Broads & Bullets

...Where your mouth is.

I'm into the practice of New Year's resolutions.

I recognize that, as much as I love myself, I'm a flawed human being who's prone to bad habits and obnoxious behaviors.

And vices.

Oh the vices.

My life is a constant battle, as I struggle to understand who I am while trying to visualize who I want to be. I believe the journey in between is what life's all about. The New Year is a time to reflect, re-evaluate and move in new directions. It's also a time to reconsider your relationships with the people and things you love, and how you can help them.

And hip-hop needs my help. And yours.

I've taken to following the sales numbers in recent months, and the picture is bleak. The top-tier names - Jay-Z, T.I., Curtis, Kanye - can move enough units to satisfy their record labels and turn a profit. But the second-tier artists, names that have built hip-hop into what it is today and provide the creative foundation of the art form, are simply not selling enough records. Look at some of the critically acclaimed releases of 2007. Desire did 12,000 its first week. Getback did 9600. Eardrum has done 150,000 since its release...and considered a success in an industry where you need to move 500,000 units in order to profit. Even Wu-Tang, one of the greatest hip-hop acts ever, releasing its first album in six years, only manged 68,000.

If this trend continues, record labels will start dropping these artists. We can debate the merits of mega record labels' interaction with hip-hop, but as constructed, they provide the infrastructure. As with any industry, there has to be a means for distribution and promotion of product. Now maybe album sales are archaic as a measurement of success; lord knows there are other means of getting an album to your listeners. But fundamentally, money has to change hands from the consumers to the producer. Otherwise the market is unsustainable.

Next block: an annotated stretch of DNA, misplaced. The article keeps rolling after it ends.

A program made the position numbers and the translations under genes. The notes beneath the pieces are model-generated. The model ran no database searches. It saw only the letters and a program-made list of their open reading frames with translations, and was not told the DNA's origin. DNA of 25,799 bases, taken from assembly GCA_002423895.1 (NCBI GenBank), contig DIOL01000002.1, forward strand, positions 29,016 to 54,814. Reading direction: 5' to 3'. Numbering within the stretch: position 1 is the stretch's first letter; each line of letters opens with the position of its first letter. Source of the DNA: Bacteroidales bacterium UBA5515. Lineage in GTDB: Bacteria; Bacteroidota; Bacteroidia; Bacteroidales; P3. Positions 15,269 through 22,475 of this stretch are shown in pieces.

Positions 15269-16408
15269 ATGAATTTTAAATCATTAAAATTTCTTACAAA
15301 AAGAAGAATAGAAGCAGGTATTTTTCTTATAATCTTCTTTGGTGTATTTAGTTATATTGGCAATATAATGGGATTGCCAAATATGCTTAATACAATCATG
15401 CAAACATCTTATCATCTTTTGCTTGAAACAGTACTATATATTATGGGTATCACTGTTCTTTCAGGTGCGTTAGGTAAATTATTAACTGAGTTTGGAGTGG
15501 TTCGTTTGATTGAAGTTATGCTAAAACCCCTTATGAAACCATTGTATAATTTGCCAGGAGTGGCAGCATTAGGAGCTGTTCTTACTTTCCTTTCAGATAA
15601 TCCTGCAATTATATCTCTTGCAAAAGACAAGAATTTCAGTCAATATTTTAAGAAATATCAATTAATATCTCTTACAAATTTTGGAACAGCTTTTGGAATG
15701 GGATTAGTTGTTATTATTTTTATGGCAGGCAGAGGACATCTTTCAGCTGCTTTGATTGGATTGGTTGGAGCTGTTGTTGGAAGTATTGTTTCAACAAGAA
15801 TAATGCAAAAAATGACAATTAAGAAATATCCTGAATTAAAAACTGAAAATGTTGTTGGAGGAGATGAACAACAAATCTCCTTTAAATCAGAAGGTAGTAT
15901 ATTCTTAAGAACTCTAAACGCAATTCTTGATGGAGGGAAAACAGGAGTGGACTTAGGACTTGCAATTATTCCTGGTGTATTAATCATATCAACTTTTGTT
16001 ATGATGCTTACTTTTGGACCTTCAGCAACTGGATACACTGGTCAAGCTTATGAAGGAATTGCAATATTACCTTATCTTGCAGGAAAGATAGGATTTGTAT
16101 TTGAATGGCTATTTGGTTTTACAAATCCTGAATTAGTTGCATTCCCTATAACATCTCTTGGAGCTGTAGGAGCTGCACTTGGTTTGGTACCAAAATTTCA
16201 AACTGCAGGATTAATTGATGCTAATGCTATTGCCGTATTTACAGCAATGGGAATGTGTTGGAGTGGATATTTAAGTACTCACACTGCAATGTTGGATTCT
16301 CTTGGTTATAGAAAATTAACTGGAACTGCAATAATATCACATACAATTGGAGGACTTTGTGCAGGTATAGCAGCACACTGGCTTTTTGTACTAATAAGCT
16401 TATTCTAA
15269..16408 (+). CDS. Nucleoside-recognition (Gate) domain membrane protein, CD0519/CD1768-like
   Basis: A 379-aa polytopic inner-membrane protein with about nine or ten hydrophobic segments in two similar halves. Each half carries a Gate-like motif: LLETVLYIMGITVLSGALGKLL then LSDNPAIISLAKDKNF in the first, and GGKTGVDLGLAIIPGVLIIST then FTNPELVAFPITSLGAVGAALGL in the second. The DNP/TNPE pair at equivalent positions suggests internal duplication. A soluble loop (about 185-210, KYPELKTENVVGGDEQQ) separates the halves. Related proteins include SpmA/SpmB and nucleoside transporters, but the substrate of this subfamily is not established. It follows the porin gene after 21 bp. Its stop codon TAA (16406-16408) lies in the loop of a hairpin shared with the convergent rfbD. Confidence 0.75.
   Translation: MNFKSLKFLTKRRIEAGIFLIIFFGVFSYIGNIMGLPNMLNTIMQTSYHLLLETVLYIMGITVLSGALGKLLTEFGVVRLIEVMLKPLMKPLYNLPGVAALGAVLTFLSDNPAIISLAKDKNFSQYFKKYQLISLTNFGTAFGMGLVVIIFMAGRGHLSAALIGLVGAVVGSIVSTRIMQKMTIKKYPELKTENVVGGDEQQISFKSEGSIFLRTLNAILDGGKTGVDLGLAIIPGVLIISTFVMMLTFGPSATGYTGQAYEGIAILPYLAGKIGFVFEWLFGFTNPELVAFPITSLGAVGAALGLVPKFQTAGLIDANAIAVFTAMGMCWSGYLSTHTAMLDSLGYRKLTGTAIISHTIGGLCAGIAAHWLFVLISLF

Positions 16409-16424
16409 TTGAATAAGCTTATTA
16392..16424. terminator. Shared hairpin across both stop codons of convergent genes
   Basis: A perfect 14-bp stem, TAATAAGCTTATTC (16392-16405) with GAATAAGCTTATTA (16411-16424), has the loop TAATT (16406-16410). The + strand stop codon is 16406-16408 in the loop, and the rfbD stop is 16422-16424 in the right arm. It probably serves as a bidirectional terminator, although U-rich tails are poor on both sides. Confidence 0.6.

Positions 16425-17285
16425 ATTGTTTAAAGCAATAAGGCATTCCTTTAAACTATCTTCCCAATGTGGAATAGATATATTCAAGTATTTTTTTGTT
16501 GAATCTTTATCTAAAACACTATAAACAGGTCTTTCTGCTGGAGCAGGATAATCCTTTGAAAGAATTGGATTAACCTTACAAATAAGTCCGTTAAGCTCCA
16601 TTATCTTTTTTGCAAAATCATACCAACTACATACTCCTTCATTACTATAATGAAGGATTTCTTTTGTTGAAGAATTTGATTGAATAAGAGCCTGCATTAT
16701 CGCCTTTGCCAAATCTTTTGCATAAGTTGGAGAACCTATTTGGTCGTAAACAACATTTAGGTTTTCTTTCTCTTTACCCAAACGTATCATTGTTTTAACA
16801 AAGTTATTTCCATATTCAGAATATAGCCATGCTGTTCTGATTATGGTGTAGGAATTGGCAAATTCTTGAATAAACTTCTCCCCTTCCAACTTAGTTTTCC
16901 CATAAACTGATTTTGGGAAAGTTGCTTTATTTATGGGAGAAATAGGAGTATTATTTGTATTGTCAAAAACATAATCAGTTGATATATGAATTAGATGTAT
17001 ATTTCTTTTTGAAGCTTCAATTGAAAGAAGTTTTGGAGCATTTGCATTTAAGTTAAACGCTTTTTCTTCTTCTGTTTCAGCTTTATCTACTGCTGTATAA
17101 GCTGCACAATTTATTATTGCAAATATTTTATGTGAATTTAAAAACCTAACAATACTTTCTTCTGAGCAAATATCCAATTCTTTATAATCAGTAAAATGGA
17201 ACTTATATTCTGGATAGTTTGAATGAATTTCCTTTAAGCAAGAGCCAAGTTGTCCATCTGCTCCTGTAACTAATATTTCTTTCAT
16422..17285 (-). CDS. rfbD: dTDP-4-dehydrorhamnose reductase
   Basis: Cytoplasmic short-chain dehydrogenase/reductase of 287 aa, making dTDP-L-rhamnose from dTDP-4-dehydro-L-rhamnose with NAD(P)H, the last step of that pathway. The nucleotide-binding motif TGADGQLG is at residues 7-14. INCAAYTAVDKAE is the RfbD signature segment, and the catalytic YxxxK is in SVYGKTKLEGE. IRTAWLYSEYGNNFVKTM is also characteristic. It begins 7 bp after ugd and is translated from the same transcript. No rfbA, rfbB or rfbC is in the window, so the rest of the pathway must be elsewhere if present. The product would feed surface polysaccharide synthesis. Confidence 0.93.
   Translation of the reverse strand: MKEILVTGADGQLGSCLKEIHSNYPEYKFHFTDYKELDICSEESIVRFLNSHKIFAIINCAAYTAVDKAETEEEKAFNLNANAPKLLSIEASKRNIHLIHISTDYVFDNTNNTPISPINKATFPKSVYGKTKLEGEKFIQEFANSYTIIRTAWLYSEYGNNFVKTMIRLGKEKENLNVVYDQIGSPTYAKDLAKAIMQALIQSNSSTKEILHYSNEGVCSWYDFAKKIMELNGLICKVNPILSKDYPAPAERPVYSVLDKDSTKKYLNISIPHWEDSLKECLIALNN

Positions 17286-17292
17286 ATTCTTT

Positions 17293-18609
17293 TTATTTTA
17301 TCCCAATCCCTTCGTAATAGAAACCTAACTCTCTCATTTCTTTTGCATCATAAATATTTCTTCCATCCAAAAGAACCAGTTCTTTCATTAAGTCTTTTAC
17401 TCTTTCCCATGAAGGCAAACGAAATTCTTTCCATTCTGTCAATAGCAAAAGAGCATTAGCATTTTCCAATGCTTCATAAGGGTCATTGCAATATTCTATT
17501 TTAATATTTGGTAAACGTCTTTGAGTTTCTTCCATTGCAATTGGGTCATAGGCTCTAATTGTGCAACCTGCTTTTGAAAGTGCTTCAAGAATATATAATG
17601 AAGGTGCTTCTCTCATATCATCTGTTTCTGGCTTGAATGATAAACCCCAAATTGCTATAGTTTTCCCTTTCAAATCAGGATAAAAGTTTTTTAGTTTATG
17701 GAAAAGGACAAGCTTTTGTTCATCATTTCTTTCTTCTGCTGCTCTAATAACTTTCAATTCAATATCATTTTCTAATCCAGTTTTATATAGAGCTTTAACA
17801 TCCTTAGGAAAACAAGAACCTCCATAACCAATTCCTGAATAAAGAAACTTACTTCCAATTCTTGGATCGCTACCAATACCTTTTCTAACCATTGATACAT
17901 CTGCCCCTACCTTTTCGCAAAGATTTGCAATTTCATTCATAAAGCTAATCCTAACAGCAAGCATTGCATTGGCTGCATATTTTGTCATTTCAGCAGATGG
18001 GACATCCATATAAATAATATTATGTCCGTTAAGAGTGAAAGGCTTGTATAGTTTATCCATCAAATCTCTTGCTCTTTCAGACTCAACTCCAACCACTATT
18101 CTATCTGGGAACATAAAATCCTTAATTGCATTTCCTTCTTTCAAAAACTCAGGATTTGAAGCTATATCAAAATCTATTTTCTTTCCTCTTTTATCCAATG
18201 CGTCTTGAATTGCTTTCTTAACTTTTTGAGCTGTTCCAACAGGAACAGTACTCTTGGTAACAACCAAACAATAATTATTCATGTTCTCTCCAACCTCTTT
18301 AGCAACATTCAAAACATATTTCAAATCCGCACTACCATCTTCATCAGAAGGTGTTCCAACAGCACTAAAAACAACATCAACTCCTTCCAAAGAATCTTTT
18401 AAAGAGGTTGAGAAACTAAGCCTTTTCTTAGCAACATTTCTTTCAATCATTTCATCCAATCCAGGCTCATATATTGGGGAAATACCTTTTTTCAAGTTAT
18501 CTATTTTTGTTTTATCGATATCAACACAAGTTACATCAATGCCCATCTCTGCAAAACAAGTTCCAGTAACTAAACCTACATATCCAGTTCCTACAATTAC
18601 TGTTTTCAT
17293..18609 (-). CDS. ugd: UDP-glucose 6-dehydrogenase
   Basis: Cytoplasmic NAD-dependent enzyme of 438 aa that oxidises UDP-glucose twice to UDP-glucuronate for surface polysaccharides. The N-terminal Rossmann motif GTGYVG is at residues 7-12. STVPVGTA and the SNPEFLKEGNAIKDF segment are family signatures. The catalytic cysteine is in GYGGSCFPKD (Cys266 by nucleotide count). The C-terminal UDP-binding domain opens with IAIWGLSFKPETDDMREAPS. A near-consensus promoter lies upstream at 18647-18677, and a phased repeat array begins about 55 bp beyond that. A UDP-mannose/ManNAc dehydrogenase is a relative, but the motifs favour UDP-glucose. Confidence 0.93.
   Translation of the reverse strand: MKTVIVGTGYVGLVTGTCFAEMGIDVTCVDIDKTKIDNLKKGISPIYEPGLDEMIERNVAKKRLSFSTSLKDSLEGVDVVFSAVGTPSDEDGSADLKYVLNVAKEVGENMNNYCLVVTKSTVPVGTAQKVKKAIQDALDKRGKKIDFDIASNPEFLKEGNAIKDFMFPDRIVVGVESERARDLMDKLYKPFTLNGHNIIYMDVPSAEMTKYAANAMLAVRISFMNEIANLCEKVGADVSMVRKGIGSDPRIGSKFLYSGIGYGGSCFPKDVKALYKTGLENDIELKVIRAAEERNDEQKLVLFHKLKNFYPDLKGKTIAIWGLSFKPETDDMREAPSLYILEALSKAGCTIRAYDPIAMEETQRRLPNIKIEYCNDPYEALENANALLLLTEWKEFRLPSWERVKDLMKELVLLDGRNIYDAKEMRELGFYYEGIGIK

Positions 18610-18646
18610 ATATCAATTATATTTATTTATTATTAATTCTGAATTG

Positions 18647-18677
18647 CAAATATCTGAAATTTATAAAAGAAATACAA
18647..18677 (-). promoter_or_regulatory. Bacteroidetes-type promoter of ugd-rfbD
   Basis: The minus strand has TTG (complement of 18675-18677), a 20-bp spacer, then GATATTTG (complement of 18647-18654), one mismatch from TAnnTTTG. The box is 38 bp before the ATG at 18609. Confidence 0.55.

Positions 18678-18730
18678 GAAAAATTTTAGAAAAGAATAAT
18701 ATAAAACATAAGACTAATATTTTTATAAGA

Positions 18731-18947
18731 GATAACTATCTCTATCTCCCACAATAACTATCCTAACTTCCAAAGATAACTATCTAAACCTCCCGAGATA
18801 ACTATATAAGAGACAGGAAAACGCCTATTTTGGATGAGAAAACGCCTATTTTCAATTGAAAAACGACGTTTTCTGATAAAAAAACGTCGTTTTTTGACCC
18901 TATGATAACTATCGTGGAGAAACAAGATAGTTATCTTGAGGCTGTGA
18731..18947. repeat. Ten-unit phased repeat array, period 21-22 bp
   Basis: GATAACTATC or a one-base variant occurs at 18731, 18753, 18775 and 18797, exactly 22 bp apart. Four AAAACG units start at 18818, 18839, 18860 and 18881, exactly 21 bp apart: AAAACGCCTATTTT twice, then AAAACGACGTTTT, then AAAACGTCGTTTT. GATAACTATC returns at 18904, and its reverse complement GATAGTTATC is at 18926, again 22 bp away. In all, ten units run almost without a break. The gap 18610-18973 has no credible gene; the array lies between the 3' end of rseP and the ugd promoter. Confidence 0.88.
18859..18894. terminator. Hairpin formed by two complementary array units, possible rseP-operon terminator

And as a consumer & supporter of hip-hop, I have not been doing my part in ensuring rap's survival. It's easy to explain why: I'm not exactly rolling in disposable income, CDs are overpriced (Eardrum was 19$ at Barnes and Nobles...fucking ridiculous,) and I know that when I buy an album, my dollars end up doing more to help the head of Universal build a pool at his third summer house than paying for Talib's studio time. Plus, there's the matter of convenience - what's easier than hopping on the web and downloading? The entire shape and scope of the industry is fucked up, it doesn't reward creativity and doesn't reward taking chances. It rewards impeccable, formulaic, image maintenance, (best encapsulated in 50's career), and disposable nonsense (Soulja Boy.) That's what sells to mainstream America.

But the great thing about the world in 2008 is, if you shop smartly, you can control where your money goes. Consumers have never had more choice. It's time for the hip-hop lovers to utilize this power.

Thus, I have resolved for 2008 to support the hip-hop industry not just with my keyboard, but my wallet. Every month I am hereby required to support an in-need hip-hop act through purchasing an album or attending their concert (the preferred method since more money will go to the artist...and I can get the albums anyways.) It may not seem like much, but over 2008, it'll add up. It will also act as a vote, a message to the pockets at headquarters that hip-hop artists are worth their investment and quality music is what the fans want. Until the TSS-led revolution changes the way business is done in hip-hop (and the world,) we are dependent on their support.

I urge other fans to do the same, although I won't hate if you choose otherwise. But to quote Jay-z, a man whose albums I will gladly never buy, "we can't leave rap alone, the game needs us."

The Smoking Section recaps the some of the year's funnies, straight misses...and then the hits. Grab a drink & clear some hard drive space.